Trump addresses nation: 'Iran appears to be standing down'

'Our great American forces are prepared for anything'

President Trump said Wednesday that Iran seems to be pulling back from a recent escalation in tensions with the U.S. that culminated in missile strikes on American forces in Iraq after the killing of Iranian Gen. Qassim Soleimani, a powerful figure in Tehran whom Washington viewed as a terrorist.

"No Americans were harmed in last night's attack," Trump said in a speech to the nation from the White House. "All of our soldiers are safe, and only minimal damage was sustained at our military bases. Our great American forces are prepared for anything. Iran appears to be standing down, which is a good thing for all parties concerned and a very good thing for the world."


Trump said the U.S. will toughen sanctions against Iran, which he already ramped up after pulling out from a multilateral nuclear agreement in 2018, until the country "changes its behavior." Iranian leaders have said they are not open to talks with the U.S. until sanctions are removed.

"As long as I am president of the United States, Iran will never be allowed to have a nuclear weapon," Trump said.

"Our missiles are big, powerful, accurate, lethal and fast," he continued. "Under construction are many hypersonic missiles. The fact that we have this great military and equipment, however, does not mean we have to use it. We do not want to use it."

Trump told Iranians that "we want you to have a future and a great future, one that you deserve, one of prosperity at home in harmony."

Iran doesn't seek war either, Foreign Affairs Minister Javad Zarif tweeted on Tuesday.

Sen. Lindsey Graham, R-S.C., who is a key foreign policy figure, described Trump's speech as a "home run."

“To the Iranian people: President Trump laid out a pathway forward for peace and prosperity. I hope you take it," Graham said in a statement. “To the world: President Trump correctly identified the 40-year history of Iranian hostility and destabilization of the region. I hope you will help President Trump change the regime’s behavior so we can avoid a war."

Earlier this week, Democrats urged Trump to tamp down tensions with Iran and pull the nation back from the brink of full-scale military conflict. The real estate mogul, who is seeking reelection at the end of the year, campaigned for president in 2016 on a promise to keep the United States from engaging in "endless wars."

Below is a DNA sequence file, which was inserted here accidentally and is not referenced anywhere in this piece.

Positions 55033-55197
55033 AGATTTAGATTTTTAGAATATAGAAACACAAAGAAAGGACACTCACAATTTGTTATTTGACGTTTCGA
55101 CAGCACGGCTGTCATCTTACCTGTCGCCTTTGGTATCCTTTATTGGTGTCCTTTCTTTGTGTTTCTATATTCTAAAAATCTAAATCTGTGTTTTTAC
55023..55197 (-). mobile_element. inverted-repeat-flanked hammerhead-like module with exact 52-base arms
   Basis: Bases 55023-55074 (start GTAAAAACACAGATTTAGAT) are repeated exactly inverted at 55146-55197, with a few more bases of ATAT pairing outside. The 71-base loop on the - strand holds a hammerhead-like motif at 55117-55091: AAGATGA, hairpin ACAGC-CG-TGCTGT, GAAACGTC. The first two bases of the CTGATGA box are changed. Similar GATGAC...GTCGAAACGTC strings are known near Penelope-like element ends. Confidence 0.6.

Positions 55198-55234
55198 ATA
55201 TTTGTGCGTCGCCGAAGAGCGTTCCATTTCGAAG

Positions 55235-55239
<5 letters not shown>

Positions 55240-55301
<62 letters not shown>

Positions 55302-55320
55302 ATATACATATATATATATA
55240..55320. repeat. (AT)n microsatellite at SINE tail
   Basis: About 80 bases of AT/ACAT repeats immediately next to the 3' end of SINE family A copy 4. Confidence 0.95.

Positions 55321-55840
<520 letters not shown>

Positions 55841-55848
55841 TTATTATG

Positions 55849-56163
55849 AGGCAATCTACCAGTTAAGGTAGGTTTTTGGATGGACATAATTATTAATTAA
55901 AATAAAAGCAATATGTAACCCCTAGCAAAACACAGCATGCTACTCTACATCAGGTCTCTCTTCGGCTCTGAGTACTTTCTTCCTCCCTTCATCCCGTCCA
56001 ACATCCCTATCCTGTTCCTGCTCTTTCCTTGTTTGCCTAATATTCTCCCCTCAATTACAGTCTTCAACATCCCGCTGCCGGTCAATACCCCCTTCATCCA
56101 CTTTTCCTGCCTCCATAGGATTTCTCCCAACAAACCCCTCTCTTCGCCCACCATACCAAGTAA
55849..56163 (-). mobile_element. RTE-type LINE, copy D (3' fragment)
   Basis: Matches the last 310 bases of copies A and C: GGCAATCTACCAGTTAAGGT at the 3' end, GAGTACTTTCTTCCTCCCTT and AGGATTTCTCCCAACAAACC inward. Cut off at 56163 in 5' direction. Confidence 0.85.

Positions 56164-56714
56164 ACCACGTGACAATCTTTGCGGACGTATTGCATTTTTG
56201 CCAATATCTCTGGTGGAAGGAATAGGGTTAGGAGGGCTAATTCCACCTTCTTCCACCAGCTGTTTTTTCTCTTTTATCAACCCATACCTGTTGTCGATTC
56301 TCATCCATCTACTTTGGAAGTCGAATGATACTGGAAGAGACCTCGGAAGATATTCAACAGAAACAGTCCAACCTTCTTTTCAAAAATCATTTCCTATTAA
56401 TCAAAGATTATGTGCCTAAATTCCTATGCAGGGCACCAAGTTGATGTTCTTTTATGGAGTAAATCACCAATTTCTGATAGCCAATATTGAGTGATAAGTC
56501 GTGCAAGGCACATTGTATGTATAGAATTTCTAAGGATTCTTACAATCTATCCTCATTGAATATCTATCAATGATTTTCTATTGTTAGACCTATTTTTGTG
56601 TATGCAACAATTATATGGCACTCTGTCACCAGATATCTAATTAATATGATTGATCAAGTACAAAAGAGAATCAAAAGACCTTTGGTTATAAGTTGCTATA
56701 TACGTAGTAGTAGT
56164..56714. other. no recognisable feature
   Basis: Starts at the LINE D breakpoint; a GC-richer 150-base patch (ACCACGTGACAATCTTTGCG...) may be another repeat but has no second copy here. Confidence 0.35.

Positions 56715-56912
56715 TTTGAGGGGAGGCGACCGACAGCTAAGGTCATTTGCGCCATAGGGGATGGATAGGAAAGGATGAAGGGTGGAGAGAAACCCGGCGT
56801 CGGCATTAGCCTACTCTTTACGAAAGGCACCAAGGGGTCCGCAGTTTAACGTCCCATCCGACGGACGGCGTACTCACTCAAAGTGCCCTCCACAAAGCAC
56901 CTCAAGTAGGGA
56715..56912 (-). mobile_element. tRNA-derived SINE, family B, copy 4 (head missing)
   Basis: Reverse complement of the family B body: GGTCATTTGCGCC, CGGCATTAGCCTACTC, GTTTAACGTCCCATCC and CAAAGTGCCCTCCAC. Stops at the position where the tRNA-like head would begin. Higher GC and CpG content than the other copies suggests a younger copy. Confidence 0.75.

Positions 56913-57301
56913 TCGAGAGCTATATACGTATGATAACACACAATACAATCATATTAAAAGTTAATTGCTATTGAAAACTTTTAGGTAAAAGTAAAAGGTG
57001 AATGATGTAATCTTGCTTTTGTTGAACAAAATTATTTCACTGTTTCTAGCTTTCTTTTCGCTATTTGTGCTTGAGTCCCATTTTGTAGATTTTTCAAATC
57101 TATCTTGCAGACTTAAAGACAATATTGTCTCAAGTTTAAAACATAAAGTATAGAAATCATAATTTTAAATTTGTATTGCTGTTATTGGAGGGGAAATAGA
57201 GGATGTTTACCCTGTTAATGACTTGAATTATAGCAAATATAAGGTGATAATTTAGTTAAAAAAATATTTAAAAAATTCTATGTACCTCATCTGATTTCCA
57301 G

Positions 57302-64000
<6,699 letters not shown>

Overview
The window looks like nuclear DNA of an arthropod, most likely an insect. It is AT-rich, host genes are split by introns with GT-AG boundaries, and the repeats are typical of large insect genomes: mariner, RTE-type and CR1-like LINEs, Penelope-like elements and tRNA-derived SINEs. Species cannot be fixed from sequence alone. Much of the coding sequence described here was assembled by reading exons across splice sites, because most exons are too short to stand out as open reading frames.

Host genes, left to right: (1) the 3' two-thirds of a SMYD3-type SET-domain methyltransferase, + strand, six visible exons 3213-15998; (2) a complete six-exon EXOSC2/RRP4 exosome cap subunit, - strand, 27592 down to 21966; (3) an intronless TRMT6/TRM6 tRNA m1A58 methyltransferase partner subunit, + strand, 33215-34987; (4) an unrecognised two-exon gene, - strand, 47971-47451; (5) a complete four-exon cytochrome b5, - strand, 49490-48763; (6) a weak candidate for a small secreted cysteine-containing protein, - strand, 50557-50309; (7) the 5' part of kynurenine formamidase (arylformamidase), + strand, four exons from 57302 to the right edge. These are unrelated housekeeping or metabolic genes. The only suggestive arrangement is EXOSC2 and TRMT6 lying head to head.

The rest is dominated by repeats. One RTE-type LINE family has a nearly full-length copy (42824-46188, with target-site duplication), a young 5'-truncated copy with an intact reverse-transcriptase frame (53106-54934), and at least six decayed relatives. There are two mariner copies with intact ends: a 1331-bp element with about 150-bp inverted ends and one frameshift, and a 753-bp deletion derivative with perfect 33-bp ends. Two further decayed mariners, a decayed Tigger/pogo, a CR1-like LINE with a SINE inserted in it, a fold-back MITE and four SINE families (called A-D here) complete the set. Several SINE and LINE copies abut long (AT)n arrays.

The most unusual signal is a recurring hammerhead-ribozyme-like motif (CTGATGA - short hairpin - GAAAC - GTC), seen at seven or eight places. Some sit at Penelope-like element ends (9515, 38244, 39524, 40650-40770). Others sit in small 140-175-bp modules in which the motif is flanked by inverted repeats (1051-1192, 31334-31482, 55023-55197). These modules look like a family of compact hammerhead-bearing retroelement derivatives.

Rep. Eliot Engel, D-N.Y., the chairman of the House Foreign Affairs Committee, said the administration needs to quickly "extricate us from what could lead into a full-fledged war with terrible casualties." Engel said he feared the situation "spirals out of control."

Already, Iran has said it would no longer be bound by its commitments under the 2015 nuclear agreement, and Iraq's parliament voted to expel U.S. troops, which would undermine efforts to fight Islamic State militants in the region and strengthen Iran's influence in the Mideast.

Top Senate Democrats, citing "deep concern" about the lack of information from the Trump administration about the Iran operation, called on Defense Department officials to provide "regular briefings and documents" to Congress.


Minority Leader Chuck Schumer and others said in a letter Wednesday that the White House's classified War Powers notification to Congress was "generic, vague, and entirely inconsistent in its level of detail" compared with the norm.

"While recognizing the need for operations security, we similarly believe there is a requirement to be transparent with the American people about how many troops this administration plans to deploy in support of contingency plans," Schumer, Sen. Dick Durbin and the Armed Services Committee's Sen. Jack Reed wrote to Defense Secretary Mark Esper and Mark Milley, the chairman of the Joint Chiefs of Staff.

“When we looked at this operation, we knew there would be consequences,” Milley said. “We knew there'd be risk." But the threat of attack on U.S. interests was too great not to act, he said.

The Islamic State evolved in Syria after U.S. troops withdrew from Iraq in 2011; and its fighters swept back across the border in 2014, captured wide swaths of western and northern Iraq and imposed brutal rule over a self-declared “caliphate.”

A U.S.-led coalition finally ousted the group from the last of its territory in Syria in March 2019, but thousands of fighters are scattered throughout the region and continue to pose a threat.

Esper agreed on Tuesday that “the suspension of activities in Iraq” against the Islamic State was a possible outcome of Soleimani's killing.

Rep. Jim Banks, R-Ind., wrote that "Americans are more safe with President Trump at the helm" after Wednesday's speech.

"We need to continue to apply maximum pressure using Trump's three-pronged approach (economic, diplomatic and military) to get Tehran to the table and strike a new deal that includes two action items for Iran: 1) Stop funding terrorists and 2) End pursuit of nuclear weapons," Banks wrote on Twitter before Trump spoke on Wednesday. He's a member of the House Armed Services Committee.


FOX Business' Ken Martin and The Associated Press contributed to this report.